The level design was also made worse in the most of the padding came in the form of unavoidable combat. Were it not for all the many, many fights that I would have to go through to get anything accomplished in Dragon Age: Origins, I might have had a more favorable impression of the battle system. Unfortunately, the game throws waves and waves of enemies at the player. Most exits to individual zones are blocked by foes. Even as a Rogue, it was impossible to sneak around them. However, that has nothing to do with my, or my character's, ability to sneak. Rather, it is thanks to the way the game registers combat. Being “in combat” or “out of combat” is determined purely by how close the player character is to an enemy. When I walked silently across enemy lines without their knowing, I was still “in combat” because they were close to me. Sadly, players cannot change zones while in combat. Even though they did not see me and I was not attacking anything, I was “in combat” and could not proceed without killing everyone in the room. This can be made even worse when the game fails to see that all enemies have been defeated, and takes too long to transition out of combat.
And all of this begs the question. If I disliked so many aspects of this game, why on Earth did I stick to it long enough to finish? To answer that hypothetical question: I did so because the story and lore of Dragon Age: Origins is really interesting. So much so that I compelled myself to push through the torturous parts of the game to get to the next section of story and dialog. Though a lot of the plot is predictable in its own Bioware-way, there are enough twists and surprises to keep the experience feeling fresh. As one can expect from the development studio, the ensemble cast of characters in the game are very well written and come off as believable people. Player interactions with these characters are interesting and change enough small details that the game feels unique to each individual player. Also, unlike The Elder Scrolls V: Skyrim, Dragon Age: Origins makes the player feel like they are having an impact on the world and its people. The world reacts to events that happen in the game. NPCs even comment on and acknowledge past events and deed.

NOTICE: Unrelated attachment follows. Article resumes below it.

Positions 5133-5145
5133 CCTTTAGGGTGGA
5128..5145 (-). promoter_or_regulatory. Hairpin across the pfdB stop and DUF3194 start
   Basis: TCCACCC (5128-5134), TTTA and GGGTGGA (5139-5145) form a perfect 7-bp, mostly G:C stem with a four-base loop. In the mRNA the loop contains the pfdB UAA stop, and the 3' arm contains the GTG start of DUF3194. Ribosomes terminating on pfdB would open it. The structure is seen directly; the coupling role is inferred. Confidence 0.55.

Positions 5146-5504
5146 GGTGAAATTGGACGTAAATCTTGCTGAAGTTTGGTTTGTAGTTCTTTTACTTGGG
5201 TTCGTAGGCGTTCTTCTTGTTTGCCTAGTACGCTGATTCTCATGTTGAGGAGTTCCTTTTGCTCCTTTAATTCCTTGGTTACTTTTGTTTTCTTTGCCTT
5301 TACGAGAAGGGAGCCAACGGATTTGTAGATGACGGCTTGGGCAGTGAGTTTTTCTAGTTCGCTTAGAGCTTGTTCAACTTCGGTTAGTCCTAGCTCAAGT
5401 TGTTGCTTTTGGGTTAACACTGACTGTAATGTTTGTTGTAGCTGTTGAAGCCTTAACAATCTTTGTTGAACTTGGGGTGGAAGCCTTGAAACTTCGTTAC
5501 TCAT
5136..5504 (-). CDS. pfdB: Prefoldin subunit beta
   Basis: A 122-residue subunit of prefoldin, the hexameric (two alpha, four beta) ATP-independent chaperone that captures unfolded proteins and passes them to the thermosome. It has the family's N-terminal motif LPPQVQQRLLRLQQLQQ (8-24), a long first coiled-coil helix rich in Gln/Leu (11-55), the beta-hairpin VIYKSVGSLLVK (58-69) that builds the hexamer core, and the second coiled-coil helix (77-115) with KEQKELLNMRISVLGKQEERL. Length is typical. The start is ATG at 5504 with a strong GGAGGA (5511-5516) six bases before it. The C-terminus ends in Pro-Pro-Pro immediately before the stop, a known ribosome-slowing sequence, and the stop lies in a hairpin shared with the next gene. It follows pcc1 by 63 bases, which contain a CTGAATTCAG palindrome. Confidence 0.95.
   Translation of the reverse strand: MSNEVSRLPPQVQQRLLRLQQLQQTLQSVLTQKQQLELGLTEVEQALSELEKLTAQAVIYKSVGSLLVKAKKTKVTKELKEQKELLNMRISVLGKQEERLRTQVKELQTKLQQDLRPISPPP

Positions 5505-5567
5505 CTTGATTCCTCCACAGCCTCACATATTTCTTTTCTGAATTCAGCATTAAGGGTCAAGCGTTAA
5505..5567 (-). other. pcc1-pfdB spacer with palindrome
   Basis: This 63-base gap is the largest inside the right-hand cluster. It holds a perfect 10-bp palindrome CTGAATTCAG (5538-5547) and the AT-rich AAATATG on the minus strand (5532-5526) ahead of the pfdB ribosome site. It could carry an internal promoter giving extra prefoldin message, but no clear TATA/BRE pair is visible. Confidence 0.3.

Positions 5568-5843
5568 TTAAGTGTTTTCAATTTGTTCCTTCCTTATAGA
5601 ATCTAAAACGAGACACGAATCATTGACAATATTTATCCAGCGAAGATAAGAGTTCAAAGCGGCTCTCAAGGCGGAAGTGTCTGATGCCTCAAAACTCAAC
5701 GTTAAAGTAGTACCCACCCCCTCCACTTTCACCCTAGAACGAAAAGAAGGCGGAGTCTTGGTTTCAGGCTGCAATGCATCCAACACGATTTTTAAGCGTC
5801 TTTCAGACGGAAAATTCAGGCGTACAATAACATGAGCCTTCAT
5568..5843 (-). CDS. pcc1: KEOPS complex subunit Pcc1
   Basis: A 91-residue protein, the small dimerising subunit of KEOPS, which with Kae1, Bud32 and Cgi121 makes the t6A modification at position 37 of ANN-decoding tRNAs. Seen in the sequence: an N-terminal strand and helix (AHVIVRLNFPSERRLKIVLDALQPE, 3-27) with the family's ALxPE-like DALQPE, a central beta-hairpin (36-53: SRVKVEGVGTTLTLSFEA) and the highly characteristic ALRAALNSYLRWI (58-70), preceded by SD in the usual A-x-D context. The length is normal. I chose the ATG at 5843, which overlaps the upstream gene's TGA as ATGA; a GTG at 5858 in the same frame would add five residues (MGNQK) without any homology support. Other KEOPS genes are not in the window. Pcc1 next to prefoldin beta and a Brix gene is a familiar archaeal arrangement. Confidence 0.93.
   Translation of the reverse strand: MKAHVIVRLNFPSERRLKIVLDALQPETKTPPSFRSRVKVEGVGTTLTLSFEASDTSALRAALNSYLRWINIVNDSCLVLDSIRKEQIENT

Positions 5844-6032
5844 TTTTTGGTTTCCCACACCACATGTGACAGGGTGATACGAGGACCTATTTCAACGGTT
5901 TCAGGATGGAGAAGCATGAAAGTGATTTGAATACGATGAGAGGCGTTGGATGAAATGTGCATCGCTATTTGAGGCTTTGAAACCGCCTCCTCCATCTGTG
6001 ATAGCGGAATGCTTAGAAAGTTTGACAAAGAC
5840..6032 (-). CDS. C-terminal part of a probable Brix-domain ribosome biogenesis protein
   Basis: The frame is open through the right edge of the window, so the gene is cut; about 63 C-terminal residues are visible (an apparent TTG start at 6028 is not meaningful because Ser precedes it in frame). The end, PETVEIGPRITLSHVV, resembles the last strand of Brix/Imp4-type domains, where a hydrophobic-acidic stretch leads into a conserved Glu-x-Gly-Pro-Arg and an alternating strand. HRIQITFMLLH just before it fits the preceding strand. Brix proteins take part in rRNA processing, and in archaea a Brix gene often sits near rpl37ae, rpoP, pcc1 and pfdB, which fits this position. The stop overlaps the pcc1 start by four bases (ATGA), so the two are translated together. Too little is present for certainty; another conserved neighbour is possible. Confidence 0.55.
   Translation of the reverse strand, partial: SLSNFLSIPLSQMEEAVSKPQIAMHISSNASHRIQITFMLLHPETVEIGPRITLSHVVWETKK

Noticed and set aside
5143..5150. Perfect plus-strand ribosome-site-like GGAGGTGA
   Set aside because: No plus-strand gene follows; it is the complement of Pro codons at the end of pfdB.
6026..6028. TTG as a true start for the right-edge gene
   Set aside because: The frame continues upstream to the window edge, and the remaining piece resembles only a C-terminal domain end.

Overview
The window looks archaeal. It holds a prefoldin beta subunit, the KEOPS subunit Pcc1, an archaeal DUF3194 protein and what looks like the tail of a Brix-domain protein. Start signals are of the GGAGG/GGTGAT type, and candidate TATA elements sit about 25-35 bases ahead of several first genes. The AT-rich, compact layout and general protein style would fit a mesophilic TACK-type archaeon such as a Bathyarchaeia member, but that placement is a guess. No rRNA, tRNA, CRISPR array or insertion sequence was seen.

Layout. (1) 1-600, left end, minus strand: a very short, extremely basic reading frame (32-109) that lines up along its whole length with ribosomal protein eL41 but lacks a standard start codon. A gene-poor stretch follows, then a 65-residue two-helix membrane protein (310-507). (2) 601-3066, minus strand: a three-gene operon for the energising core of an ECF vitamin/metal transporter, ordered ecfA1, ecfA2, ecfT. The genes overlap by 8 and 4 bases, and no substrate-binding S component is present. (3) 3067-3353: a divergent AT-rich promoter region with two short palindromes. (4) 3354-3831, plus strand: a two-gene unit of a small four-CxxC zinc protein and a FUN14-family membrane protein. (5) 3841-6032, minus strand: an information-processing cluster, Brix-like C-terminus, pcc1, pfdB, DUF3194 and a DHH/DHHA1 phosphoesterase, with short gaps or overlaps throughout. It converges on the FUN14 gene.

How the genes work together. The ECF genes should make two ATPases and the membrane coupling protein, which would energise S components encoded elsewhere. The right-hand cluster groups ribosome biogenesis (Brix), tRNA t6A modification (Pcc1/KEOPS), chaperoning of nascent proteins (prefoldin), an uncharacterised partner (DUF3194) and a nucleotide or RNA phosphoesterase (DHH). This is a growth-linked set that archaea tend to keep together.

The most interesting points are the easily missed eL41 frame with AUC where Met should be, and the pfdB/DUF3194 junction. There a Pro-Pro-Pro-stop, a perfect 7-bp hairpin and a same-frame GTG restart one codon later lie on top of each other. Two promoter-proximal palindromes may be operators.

One of the most interesting ways this is accomplished is through the games various origin stories. Based on the player's starting gender, race, and character class, different origin story options are available to them. Rather than just be a wall of text, these origin stories serve as the start of the game, leading up to the point where the player character becomes the Grey Warden. I played as a Human Noble, and my origin story was reflected constantly throughout the game. I felt like the game tailored itself to my story and my character, which I have great respect for. The ending is also very different depending on the alliances forged and sides taken during the player's journey, taking the more positive aspects of old-school RPG design.
Ultimately though, I will probably never play through the other origin stories. Simply because that would imply that I have any interest in going through Dragon Age: Origins a second time. I enjoyed the story exactly enough to finish it one time. I could not possibly bear playing the game again. I see why it is a popular game among RPG enthusiasts. For better or worse, it is a love letter to the old school isometric RPGs brought into 3D space. In many ways, I like and have respect for it. However, the time commitment necessary to finish the game, and the annoyances generated by its combat systems, are simply too great for me to really say that I enjoyed the game. I hear Dragon Age 2 changed things around a bit. Maybe sometime in the future, I will attempt to play that game as well. First, I will need to finish the DLC modules for Origins because I hear Awakening is pretty good. Then, I will need to wash the taste out of my mouth with something more palatable.